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c++ Beginner here, coming from Java background, and I'm getting the feeling this is a c++ specific error I'm running into. I am trying to procedurally generate a 2D map, which is of type Tile[y][x]. As seen in code below I loop through all the indeces in the 2D array and I generate a colorvalue, which lets it decide what color the tile is, and a position, which defines the position the tile should be drawn to. However, I get a read access violation when I try to add Tiles to the 2D array. What am I doing wrong here?

Also whenever I have an array that is a bit bigger than this one, I get a stack overflow error. Now I read that arrays are kept in stack memory, and the stack is only very small, so what would be a solution to this? Thanks in advance

Map.cpp:

    #include "Map.h"
    #include <memory>


    Map::Map(int size)
    {
        this->size = 10;
        noiseGenerator.SetNoiseType(FastNoise::NoiseType::Perlin);
        std::cout << "Setting noise" << std::endl;
        for (int x = 0; x < size; x++) {
            for (int y = 0; y < size; y++) {
                tileMap[x][y] = Tile{ sf::Vector2f{x * 8.0f, y * 8.0f }, noiseGenerator.GetValue(x, y) //This is where the read access violation happens
            };
            }
        }
    }
void Map::draw(sf::RenderWindow *window)
{
    for (int x = 0; x < size; x++) {
        for (int y = 0; y < size; y++) {
            window->draw(tileMap[x][y]);
        }
    }
}

Map.h: Tile is inheriting from base class sf::RectangleShape

#pragma once
#include <iostream>
#include <string>
#include "FastNoise.h"
#include <SFML\Graphics.hpp>
#include "Drawable.h"
#include <memory>
#include "Tile.h"

class Map : public Drawable
{
public:
    Map();
    Map(int size);
    ~Map();
    void draw(sf::RenderWindow *window);

public:
    int size;
    sf::RectangleShape tileMap[5][5];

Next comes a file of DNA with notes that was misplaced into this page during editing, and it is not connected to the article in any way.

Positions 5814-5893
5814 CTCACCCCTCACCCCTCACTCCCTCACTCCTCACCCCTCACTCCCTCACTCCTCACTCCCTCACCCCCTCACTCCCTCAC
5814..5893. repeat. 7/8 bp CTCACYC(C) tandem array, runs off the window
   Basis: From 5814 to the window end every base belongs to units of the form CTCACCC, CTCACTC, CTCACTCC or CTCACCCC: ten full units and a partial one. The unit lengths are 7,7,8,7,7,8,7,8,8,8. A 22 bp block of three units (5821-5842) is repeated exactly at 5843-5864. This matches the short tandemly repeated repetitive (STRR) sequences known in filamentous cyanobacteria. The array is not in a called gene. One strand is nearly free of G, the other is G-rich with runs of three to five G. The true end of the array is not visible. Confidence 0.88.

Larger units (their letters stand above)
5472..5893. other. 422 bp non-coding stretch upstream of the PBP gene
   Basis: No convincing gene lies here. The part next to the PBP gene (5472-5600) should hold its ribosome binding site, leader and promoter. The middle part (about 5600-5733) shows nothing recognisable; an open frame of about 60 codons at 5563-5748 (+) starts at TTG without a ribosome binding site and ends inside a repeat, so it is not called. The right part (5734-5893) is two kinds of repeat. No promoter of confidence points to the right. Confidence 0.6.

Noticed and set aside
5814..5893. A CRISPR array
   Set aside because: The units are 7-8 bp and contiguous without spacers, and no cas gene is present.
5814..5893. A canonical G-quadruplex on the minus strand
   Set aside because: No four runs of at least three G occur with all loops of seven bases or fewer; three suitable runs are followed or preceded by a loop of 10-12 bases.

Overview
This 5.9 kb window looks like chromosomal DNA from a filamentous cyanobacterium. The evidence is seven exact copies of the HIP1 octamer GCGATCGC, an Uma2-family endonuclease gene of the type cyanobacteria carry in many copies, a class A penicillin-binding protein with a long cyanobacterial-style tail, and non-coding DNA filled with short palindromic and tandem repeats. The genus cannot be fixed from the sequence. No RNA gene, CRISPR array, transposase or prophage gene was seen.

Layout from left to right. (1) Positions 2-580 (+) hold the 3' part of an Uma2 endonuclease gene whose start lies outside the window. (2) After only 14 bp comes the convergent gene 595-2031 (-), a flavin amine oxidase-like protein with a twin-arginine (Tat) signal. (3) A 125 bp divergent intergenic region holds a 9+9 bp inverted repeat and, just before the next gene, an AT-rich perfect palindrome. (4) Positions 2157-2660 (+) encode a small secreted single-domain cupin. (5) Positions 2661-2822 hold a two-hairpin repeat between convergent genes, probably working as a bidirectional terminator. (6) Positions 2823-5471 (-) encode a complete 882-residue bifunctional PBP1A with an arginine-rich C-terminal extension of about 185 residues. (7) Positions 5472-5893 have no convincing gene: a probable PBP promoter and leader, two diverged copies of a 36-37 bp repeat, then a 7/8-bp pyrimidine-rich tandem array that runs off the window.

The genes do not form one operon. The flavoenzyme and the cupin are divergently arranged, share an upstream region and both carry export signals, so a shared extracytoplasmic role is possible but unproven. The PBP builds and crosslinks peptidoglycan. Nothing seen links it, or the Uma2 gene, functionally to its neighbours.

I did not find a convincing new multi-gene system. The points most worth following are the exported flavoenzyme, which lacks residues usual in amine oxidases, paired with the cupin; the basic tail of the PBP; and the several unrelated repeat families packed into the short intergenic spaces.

FastNoise noiseGenerator;
};

Game.cpp with the main function:

std::list<Drawable*> drawableList;
    int main()
    {

        sf::RenderWindow window(sf::VideoMode(800, 800), "Zieke game");

        Map map{100};
        drawableList.push_front(&map);



        sf::Clock clock;

        while (window.isOpen())
        {
            deltaTime = clock.restart().asSeconds();
            sf::Event event;
            while (window.pollEvent(event))
            {
                if (event.type == sf::Event::Closed)
                    window.close();
            }

            for (auto x : updateableList) {
                x->update(deltaTime);
            }

            window.clear();

            for (auto x : drawableList) {
                x->draw(&window);
            }
            window.display();
        }

        return 0;
    }
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  • 1
    \$\begingroup\$ What do you mean by when I try to add Tiles to the 2D array? How is the array declared? \$\endgroup\$ – tkausl Jul 10 '18 at 18:25
  • \$\begingroup\$ This is done like so: Tile tileMap[100][100]; \$\endgroup\$ – Ian Beemsterboer Jul 10 '18 at 20:28
  • \$\begingroup\$ A big improvement towards maximum array size would be to not store the position of the tile in the tile, since it never changes and you can recalculate it very easily. This would allow you to use a float array, which even if the vector was just 8 bytes would third the size \$\endgroup\$ – Bálint Jul 11 '18 at 2:29